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STX housing deal is fraudulent – Kofi Bentil

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A marketing professional, lecturer and fellow at IMANI Ghana, Mr. Kofi Bentil has described the housing deal between the Ghana government and a South Korean construction firm, STX as fraudulent.

Speaking in an interview on the BBC Network Africa show which was monitored by ghanabusinessnews.com Wednesday November 10, 2010, Mr. Bentil said the deal to build the 200,000 houses sounds to him as fraudulent.

According to him, the $1.5 billion financing for the project is not coming from the Koreans “as we have been told.”

“This deal,” he said “is overly securitized, too expensive.” He asked why the country is committing to such a deal when the financing is not coming from the external partner and especially when Ghanaians are capable of building affordable houses for the country.

In a response to the Vice President John Mahama’s argument that Ghanaians need housing and Ghana can not afford to raise the financing for the project internally, he said “I beg to differ, Mr. Vice President please check again. Ghanaians have built houses to house Ghanaians under very difficult conditions and still do.”

“How can you say that we can not build affordable houses to house our security services, that is very sorry,” he said.

News broke in December 2009 that the government of Ghana, the South Korean government and STX Group of South Korea have signed a deal for a $10 billion housing deal. Information emailed to ghanabusinessnews.com from South Korea confirmed that the deal was signed Tuesday December 8, 2009.  The former Minister of Works and Housing, Albert Abongo signed on behalf of Ghana.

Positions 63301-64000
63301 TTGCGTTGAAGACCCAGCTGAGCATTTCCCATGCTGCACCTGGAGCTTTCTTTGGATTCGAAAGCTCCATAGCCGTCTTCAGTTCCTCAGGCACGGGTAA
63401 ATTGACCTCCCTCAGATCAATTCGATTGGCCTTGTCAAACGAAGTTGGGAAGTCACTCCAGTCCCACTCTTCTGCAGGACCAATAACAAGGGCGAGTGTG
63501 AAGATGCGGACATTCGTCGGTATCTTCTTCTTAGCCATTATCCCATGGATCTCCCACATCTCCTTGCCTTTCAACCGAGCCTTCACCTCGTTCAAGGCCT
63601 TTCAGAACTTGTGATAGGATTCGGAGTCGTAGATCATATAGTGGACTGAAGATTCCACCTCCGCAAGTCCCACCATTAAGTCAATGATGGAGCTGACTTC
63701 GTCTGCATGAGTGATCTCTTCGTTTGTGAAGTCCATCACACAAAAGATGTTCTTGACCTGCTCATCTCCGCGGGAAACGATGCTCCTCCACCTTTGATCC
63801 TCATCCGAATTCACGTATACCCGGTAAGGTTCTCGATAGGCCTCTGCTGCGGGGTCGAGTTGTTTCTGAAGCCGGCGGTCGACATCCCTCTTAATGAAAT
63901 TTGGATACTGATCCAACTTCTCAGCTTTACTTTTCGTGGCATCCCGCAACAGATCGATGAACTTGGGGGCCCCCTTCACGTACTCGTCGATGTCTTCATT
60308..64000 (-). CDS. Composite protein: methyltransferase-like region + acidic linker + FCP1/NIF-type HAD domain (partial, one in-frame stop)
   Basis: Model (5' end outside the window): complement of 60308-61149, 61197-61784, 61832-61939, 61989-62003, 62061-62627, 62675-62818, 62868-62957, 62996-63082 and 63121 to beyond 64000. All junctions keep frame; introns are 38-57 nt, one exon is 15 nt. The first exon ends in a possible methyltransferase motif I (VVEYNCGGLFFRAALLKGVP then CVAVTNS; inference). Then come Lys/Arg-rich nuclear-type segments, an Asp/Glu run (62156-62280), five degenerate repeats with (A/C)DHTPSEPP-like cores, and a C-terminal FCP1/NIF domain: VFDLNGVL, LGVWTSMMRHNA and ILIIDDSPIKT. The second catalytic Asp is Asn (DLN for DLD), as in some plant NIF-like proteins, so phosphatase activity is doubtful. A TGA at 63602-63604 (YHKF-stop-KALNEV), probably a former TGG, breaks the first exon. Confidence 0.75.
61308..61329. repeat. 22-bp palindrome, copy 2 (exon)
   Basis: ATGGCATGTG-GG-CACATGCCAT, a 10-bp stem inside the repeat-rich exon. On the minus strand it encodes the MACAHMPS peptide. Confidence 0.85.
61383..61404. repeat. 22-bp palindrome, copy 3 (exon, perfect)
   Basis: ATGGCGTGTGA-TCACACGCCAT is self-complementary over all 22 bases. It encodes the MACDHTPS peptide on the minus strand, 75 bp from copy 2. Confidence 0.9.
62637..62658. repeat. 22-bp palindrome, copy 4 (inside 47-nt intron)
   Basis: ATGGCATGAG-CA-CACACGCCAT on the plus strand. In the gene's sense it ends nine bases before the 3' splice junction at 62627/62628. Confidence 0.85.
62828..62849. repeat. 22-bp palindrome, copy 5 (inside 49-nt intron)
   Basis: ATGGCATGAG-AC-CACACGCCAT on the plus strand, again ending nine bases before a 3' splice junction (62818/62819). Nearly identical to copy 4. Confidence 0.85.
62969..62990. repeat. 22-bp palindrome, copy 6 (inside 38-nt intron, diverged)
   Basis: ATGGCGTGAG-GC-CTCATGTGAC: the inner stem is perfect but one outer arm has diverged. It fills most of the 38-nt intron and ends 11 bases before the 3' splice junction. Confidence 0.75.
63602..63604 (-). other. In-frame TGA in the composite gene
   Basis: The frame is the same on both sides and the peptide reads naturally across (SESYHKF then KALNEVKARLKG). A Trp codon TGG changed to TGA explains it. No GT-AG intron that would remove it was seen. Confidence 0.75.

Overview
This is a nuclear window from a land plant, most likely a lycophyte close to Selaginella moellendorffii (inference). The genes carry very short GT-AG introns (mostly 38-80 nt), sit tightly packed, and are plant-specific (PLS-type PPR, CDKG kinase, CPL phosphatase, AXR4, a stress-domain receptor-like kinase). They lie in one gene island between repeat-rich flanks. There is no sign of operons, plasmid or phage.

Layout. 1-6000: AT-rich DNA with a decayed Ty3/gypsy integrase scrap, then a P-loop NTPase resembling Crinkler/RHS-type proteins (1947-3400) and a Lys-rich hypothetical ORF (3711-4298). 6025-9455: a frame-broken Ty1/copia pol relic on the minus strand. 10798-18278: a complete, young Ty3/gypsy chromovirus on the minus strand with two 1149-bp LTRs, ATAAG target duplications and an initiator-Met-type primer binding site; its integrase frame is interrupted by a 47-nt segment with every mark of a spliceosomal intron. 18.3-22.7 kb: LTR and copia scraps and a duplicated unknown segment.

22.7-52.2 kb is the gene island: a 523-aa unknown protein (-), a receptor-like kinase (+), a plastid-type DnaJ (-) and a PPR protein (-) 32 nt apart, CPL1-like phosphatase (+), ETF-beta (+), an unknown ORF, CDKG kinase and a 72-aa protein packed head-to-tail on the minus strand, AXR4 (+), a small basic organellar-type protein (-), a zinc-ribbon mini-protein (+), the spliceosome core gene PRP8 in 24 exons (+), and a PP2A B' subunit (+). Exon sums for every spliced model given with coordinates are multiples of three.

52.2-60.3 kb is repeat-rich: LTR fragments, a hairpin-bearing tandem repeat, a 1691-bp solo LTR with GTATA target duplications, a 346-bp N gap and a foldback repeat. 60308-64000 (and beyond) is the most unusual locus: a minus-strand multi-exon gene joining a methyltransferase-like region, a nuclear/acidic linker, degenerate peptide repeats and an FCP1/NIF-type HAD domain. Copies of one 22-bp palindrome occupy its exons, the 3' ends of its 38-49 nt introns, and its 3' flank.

The deal however generated heated debates in Parliament and in the country.

Subsequently, the President, John Evans Atta Mills directed that the multi-billion dollar STX housing deal which had gone before Parliament for deliberation should be withdrawn for a review.

Parliament had met to discuss the Supplier’s Credit Financing Agreement Thursday July 15, 2010, but the subject drew so much controversy as the debate dragged on. The President directed that the agreement should be withdrawn and be sent to a Joint Ministerial Committee for a second look.

It was finally done and sent back to Parliament which ratified it under lots of acrimony.

Meanwhile, a signing ceremony for the deal which was scheduled for Monday September 20, 2010 at the Castle, Osu was called off following what the government simply described as “Legal issues that could not be resolved immediately at the last meeting before the ceremony.” But as it turned out, these “legal issues” is a clause in the final agreement which says Ghana’s oil will be used as collateral for the repayment of the loans for the construction of the houses.
The Attorney-General recently resubmitted the contract after amending it.

By Emmanuel K. Dogbevi

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